Thomas Edison’s Historic Home
Fun Facts About Glenmont
When originally built, Glenmont was a marvel of modern living, and had:
- A central heating system
- 23 fireplaces
- Hot and cold running indoor water
- Indoor flush toilets
- A refrigerator room in the kitchen
Most of Glenmont’s fireplaces were seldom, if ever used, as the home’s central heating system did the job just fine. Originally, Glenmont had 23 and 1/2 rooms, including 2 and 1/2 baths. The Edison’s added 6 more bathrooms to the home and made many other additions and modifications while living there. Today, the home has 29 and 1/2 rooms.
Soon after buying Glenmont, Edison had it wired for electricity. Power for the mansion was provided by a dedicated line run from his nearby West Orange Laboratories, probably using underground cables very similar to the ones he was using to demonstrate his now legendary Pearl Street electric generating station and distribution system concept in New York City. From about 1888 thru 1958 those DC cables powered the mansion. With the passing of Glenmont into governmental stewardship (the National Park Service) in the late 1950s, new AC wiring finally replaced the old DC system. Remnants of that bygone DC era still can be seen in the basement of the mansion.
Glenmont was originally built using 157,000+ bricks, and 10,000+ pounds of iron and steel framing. It has 91 windows and 7 chimneys; and employs about 40 window awnings. It took two years to build (1880-1882). This massive and elegant building contains 20,000 square feet of living area. Glenmont measures approximately 123 feet long (north to south), 116 feet wide (east to west), and 54 feet high. It has a 23 foot square open porch at its top (a widow’s walk), from which New York City can be seen. It has a magnificent conservatory that dominates its southern face.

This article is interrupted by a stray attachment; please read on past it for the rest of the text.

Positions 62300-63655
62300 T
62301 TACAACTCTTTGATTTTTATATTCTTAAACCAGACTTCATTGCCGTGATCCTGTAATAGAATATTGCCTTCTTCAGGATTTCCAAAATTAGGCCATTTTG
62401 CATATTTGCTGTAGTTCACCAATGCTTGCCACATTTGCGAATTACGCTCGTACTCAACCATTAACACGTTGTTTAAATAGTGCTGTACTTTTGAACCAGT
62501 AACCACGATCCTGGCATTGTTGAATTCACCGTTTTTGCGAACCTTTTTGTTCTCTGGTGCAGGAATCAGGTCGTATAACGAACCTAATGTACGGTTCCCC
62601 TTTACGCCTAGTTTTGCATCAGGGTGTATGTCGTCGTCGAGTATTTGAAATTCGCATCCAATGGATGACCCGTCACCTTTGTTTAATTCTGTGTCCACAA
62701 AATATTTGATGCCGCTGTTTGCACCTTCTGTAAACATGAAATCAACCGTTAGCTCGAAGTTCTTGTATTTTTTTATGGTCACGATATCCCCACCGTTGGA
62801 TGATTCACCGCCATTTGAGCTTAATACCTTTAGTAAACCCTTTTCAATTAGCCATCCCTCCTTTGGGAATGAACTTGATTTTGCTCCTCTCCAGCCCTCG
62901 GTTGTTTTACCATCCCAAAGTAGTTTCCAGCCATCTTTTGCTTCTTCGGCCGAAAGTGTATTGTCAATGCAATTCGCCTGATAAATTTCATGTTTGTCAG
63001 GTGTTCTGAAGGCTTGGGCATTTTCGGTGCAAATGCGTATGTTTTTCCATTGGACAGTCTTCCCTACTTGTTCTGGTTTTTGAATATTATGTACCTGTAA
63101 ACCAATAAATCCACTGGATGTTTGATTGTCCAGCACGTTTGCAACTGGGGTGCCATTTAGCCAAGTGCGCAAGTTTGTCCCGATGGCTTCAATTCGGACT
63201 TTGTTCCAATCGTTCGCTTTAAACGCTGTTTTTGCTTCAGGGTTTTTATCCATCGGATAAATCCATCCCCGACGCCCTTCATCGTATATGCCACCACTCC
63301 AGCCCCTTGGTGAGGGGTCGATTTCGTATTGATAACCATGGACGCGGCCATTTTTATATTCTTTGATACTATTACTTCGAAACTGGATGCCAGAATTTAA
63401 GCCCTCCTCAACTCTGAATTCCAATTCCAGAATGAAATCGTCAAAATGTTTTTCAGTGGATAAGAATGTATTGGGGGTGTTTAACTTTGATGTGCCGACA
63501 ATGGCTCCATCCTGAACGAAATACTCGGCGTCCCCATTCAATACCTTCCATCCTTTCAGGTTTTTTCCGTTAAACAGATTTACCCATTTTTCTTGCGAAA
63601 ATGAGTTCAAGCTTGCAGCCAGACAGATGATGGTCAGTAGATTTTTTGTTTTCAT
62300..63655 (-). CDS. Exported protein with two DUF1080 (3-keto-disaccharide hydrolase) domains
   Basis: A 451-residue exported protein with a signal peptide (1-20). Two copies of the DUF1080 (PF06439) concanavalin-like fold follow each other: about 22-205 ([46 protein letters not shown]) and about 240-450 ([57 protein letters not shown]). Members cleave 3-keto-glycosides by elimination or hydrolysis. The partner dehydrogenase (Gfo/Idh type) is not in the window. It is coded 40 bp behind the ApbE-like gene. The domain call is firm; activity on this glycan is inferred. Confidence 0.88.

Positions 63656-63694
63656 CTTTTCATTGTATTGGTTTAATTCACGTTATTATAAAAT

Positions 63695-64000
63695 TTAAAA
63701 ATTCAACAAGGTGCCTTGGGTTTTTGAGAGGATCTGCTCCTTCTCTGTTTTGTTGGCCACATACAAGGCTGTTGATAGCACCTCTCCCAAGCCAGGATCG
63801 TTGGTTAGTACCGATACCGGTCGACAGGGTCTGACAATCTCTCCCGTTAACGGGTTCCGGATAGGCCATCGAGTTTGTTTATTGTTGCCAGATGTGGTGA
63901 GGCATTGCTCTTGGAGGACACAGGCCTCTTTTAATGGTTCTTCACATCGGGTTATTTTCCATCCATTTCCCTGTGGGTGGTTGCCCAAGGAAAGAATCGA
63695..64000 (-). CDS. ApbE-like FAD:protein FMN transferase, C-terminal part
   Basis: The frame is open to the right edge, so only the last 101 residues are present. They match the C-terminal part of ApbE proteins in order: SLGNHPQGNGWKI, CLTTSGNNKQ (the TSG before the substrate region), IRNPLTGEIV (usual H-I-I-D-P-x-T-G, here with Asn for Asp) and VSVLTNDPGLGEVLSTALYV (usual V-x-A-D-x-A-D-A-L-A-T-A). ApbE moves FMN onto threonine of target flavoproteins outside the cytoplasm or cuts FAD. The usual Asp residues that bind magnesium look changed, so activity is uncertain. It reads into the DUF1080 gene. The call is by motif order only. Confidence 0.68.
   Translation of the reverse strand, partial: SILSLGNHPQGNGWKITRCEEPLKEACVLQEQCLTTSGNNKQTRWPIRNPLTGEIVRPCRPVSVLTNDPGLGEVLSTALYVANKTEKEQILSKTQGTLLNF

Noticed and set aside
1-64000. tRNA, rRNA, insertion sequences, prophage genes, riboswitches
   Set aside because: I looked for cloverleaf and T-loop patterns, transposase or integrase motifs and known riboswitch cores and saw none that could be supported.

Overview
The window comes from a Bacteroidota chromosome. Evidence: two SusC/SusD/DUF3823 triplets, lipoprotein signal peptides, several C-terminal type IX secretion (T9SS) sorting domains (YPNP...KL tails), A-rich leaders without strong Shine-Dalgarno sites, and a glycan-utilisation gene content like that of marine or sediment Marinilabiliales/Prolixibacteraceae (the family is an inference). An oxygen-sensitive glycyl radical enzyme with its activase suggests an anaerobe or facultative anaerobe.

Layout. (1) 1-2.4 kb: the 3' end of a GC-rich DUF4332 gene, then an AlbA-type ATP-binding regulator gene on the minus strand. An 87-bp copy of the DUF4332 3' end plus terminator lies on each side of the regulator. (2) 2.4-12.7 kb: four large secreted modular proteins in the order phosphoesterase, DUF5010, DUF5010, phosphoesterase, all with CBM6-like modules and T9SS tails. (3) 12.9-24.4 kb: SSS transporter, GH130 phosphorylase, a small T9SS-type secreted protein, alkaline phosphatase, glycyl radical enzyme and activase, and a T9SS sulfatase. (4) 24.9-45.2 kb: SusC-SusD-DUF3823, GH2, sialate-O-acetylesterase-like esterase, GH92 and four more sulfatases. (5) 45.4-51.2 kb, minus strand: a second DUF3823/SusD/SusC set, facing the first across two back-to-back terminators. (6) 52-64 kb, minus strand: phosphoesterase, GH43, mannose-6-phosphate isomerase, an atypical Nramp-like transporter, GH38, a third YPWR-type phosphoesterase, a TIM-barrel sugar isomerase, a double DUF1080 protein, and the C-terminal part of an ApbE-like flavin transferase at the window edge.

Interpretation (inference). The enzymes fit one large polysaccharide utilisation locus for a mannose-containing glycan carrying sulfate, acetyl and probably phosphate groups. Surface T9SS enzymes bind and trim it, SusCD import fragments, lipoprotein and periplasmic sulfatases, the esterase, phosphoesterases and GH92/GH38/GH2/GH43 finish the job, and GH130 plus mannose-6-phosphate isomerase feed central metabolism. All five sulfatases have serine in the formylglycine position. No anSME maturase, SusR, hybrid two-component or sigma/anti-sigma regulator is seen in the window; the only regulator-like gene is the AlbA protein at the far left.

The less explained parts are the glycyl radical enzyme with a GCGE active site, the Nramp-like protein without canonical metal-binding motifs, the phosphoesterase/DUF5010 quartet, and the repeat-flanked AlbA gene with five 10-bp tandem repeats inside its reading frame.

Originally, all the rainwater from the roof gutters of Glenmont was directed to four underground cisterns, built into the foundation, which then were used to supply water to the flush toilets in the home, pumped to and then dispensed from a central tank in the attic.
Glenmont is now heated and cooled using a natural earth energy system called geothermal heating. In the summer, heat from the house is extracted and stored down twelve, 350 foot deep wells, about 200 feet away from the house. In the winter, this heat is retrieved and used to heat the house. It all works on the same principle as the refrigerator. Six heat pumps do all the work in capturing and moving the heat between the house and its storage wells. A geothermal alternate energy system was chosen for installation during the home’s massive renovation in 2004-05 as a way to recognize the Edison’s respect and love for nature–she being an ardent environmentalist, horticulturist, and conservationist; and he using many natural materials in his inventions, as well as enjoying camping and nature tours.
Art & Architecture of Glenmont
Glenmont was designed by famed architect Henry Hudson Holly. Holly is also known for designing another famous American historical figure’s house – Mark Twain. On the first floor of Glenmont, each room is lavishly decorated in different types of wood:
- Grand entrance: mahogany and oak
- Sitting room: birch
- Drawing room: rosewood
- Library: dark mahogany
- Dining room: ash
- Den: primavera
Thomas Edison and his wife Mina were also great lovers of art.
Glenmont generally needed 4-6 servants to keep it running; and sometimes as many as 10 if a large affair was being hosted. People from all over the world worked there. Edison referred to his international staff as “his league of nations”, and they lived and worked in close proximity to the family, having their quarters on the third floor of the home.
[Photo (below)- What was originally the back entrance to the home was modified circa 1915 and made into a lovely tea or contemplation room for Mina. Taking later western sun she would read or greet friends in this delightful nook.]